Ensuring quality checks

Farmers need to be trained, told — again and again — about repercussions of their negligence to ensure quality...


Editorial July 23, 2015
t will need just two more similar interceptions for Pakistan to face a blanket ban on its mango exports, a fate similar to that of India. PHOTO: AFP

Despite the warning signs that should have been clear to Pakistan’s fruit exporters for some time now, they seemed to have paid little heed to them. They were unable to ensure that quality checks were in place at the farm level, resulting in three consignments already being intercepted on their way to European Union (EU) markets. It will need just two more similar interceptions for Pakistan to face a blanket ban on its mango exports, a fate similar to that of India, which found some of its fresh food exports slapped with a blanket ban last year.

As Pakistan already faces stiff competition from other countries, there is an urgent need to review the quality checks in place for our fresh food exports. The government and the relevant departments responsible for handling fruit exports have managed to make hot water treatment essential for all exports to the EU. As a result, only a few consignments were intercepted in 2014 after an unusually high number of 236 in 2013. However, this year Pakistan is in serious danger of losing one of its biggest export markets for mango. To be fair, all blame cannot be placed on the government as climatic hazards have disrupted production in Punjab. There has been a failure in placing quality checks at the basic farm level, with exporters relying more on checks placed at later stages. While the country’s fruit and vegetable associations, and the government can take some credit for the few quality checks that are in place, farmers, unaware of modern techniques and facing multiple threats ranging from unfavourable weather to floods, have been unable to fulfill their responsibility in this regard. Farmers need to be trained and told — again and again — about the repercussions of their negligence to ensure quality checks. While the government has a role to play here, the exporters should take some responsibility too and spend more money on ensuring quality at the farm level since their profit margins on exporting to the EU are quite high. All stakeholders need to play their due role to avoid a possible humiliation.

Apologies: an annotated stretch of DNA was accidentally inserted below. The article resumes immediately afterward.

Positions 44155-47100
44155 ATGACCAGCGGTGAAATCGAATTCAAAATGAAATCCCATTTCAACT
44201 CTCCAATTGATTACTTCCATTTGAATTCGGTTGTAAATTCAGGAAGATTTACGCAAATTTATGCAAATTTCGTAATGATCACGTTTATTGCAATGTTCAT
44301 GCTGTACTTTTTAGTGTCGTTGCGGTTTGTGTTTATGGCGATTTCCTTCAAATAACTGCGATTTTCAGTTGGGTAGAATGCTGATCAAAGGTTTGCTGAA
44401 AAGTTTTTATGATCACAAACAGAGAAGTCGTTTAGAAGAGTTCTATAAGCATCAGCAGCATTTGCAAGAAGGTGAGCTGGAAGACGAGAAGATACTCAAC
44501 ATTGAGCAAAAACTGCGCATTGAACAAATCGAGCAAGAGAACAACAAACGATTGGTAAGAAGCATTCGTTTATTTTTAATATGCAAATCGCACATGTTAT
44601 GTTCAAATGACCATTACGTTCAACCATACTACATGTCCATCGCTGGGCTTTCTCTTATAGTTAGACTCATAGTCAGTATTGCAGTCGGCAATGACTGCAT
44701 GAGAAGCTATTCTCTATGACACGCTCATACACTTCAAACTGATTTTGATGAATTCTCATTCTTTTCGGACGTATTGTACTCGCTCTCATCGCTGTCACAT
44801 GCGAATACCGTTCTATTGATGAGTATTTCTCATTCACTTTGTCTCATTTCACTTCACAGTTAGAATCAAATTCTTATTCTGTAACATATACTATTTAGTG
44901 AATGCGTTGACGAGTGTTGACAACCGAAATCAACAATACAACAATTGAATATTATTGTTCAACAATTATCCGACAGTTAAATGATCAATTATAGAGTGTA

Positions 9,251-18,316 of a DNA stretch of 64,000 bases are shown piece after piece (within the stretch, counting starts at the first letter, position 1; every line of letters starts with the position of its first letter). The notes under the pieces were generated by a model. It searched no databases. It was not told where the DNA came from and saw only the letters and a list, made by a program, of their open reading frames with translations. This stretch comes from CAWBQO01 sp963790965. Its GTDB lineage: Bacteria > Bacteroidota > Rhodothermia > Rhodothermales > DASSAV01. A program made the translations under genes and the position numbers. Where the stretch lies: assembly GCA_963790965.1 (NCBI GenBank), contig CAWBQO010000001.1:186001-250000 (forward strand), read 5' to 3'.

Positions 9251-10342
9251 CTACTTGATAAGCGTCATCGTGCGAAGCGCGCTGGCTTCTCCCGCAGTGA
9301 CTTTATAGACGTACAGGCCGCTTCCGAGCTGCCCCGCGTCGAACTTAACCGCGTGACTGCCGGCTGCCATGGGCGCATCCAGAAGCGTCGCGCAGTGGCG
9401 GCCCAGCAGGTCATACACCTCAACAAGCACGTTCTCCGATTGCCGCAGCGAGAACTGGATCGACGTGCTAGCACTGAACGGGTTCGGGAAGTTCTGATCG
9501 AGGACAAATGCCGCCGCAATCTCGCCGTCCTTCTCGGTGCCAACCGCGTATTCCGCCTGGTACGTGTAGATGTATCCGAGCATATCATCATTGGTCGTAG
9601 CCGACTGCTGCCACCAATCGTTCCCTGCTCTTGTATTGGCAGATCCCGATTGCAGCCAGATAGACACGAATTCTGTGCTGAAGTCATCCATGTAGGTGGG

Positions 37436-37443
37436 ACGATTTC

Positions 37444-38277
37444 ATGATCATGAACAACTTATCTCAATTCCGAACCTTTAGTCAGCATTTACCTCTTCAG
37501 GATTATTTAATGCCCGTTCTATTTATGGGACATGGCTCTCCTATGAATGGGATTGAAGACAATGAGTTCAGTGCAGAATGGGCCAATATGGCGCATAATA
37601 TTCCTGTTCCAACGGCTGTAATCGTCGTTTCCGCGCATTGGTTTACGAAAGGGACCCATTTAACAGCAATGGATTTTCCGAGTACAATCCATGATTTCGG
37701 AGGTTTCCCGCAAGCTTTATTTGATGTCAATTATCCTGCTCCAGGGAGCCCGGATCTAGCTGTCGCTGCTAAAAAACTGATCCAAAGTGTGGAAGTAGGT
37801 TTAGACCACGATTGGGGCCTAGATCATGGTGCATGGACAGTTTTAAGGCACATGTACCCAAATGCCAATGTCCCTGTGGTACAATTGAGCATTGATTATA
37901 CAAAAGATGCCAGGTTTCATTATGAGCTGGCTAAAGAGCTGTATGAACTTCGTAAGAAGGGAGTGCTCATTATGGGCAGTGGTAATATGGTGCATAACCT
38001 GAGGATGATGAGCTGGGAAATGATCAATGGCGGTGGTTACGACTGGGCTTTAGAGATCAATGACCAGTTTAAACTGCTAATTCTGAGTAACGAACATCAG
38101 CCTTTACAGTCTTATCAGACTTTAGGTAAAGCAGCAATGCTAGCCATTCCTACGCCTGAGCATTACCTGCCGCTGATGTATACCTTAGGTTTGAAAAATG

Published in The Express Tribune, July 24th,  2015.

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COMMENTS (1)

cautious | 5 years ago | Reply
there is an urgent need to review the quality checks in place for our fresh food exports
Sounds great .. rather vague and sounds a bit like finger pointing rather than a solution. . Visual inspection of fruit leaving the dock only accomplishes so much .. that's why countries that don't irradiate their fruit or impose water baths etc are likely to have issues. Further - it isn't an issue of "humiliation" and it's not the responsibility of the Pakistani govt to use taxpayer funds to address quality control issues that belong to the producers. If Pakistan wants clean Mango's then the people who grow mango's should step up and meet the QC issues associated with their product. Free market works .. try it.
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